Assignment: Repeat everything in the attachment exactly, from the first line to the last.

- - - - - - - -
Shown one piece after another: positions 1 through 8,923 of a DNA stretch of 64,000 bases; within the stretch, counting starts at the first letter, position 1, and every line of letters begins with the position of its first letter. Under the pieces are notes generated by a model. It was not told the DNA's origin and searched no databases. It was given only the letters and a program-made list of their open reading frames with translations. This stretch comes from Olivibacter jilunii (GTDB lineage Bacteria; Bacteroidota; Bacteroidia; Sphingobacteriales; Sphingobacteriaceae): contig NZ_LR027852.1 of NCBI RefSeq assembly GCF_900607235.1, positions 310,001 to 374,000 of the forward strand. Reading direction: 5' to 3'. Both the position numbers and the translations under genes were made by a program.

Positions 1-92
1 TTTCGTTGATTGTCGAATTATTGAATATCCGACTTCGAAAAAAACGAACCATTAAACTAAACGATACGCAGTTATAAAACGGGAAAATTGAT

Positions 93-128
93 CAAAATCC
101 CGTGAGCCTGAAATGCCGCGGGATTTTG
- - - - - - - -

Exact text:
Shown one piece after another: positions 1 through 8,923 of a DNA stretch of 64,000 bases; within the stretch, counting starts at the first letter, position 1, and every line of letters begins with the position of its first letter. Under the pieces are notes generated by a model. It was not told the DNA's origin and searched no databases. It was given only the letters and a program-made list of their open reading frames with translations. This stretch comes from Olivibacter jilunii (GTDB lineage Bacteria; Bacteroidota; Bacteroidia; Sphingobacteriales; Sphingobacteriaceae): contig NZ_LR027852.1 of NCBI RefSeq assembly GCF_900607235.1, positions 310,001 to 374,000 of the forward strand. Reading direction: 5' to 3'. Both the position numbers and the translations under genes were made by a program.

Positions 1-92
1 TTTCGTTGATTGTCGAATTATTGAATATCCGACTTCGAAAAAAACGAACCATTAAACTAAACGATACGCAGTTATAAAACGGGAAAATTGAT

Positions 93-128
93 CAAAATCC
101 CGTGAGCCTGAAATGCCGCGGGATTTTG